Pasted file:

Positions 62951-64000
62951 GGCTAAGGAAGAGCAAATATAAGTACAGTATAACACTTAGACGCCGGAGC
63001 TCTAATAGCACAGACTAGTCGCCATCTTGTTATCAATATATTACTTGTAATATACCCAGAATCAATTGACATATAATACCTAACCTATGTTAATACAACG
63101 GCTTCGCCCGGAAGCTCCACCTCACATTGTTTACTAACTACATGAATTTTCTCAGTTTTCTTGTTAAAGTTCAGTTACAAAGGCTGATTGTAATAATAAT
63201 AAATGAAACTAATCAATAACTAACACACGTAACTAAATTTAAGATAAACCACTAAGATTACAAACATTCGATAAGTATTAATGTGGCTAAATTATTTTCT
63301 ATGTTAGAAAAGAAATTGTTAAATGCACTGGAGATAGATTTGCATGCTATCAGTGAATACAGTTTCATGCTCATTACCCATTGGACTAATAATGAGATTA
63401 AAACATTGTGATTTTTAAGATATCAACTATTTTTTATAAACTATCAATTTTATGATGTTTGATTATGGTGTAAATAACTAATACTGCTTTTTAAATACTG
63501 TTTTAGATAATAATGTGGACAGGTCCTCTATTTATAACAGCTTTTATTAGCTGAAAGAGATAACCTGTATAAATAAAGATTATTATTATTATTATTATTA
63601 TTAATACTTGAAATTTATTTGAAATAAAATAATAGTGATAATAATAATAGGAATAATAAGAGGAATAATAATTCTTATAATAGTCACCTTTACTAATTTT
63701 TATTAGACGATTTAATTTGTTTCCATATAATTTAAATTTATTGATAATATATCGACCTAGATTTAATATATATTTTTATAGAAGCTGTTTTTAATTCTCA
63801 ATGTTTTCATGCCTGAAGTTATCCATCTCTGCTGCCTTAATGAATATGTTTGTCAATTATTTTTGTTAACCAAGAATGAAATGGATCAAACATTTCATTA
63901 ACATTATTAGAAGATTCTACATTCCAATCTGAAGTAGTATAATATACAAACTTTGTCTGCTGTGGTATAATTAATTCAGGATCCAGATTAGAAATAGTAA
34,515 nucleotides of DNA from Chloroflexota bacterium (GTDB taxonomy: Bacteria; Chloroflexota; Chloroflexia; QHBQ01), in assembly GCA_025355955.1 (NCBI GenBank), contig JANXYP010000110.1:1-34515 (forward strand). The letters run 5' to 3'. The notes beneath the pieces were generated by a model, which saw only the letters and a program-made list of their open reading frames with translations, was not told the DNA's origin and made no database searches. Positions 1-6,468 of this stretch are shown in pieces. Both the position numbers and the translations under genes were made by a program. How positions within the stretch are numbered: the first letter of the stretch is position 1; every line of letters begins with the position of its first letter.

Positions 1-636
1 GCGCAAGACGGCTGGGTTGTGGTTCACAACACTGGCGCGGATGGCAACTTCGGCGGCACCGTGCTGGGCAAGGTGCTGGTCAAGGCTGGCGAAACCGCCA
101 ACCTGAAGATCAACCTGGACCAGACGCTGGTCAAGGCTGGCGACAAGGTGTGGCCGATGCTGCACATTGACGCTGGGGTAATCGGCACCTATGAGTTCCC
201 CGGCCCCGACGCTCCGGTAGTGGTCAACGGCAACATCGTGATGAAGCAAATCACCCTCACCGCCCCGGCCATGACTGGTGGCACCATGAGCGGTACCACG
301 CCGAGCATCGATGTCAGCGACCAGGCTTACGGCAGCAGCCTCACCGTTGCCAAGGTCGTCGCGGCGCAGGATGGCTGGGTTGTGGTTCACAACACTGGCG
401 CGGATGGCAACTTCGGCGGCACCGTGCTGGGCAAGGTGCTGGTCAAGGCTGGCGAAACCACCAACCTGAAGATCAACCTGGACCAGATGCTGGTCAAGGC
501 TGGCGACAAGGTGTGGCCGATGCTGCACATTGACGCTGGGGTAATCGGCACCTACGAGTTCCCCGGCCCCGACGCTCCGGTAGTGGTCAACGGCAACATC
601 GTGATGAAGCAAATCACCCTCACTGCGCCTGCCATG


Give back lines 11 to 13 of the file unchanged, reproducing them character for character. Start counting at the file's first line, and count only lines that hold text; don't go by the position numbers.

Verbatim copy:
63801 ATGTTTTCATGCCTGAAGTTATCCATCTCTGCTGCCTTAATGAATATGTTTGTCAATTATTTTTGTTAACCAAGAATGAAATGGATCAAACATTTCATTA
63901 ACATTATTAGAAGATTCTACATTCCAATCTGAAGTAGTATAATATACAAACTTTGTCTGCTGTGGTATAATTAATTCAGGATCCAGATTAGAAATAGTAA
34,515 nucleotides of DNA from Chloroflexota bacterium (GTDB taxonomy: Bacteria; Chloroflexota; Chloroflexia; QHBQ01), in assembly GCA_025355955.1 (NCBI GenBank), contig JANXYP010000110.1:1-34515 (forward strand). The letters run 5' to 3'. The notes beneath the pieces were generated by a model, which saw only the letters and a program-made list of their open reading frames with translations, was not told the DNA's origin and made no database searches. Positions 1-6,468 of this stretch are shown in pieces. Both the position numbers and the translations under genes were made by a program. How positions within the stretch are numbered: the first letter of the stretch is position 1; every line of letters begins with the position of its first letter.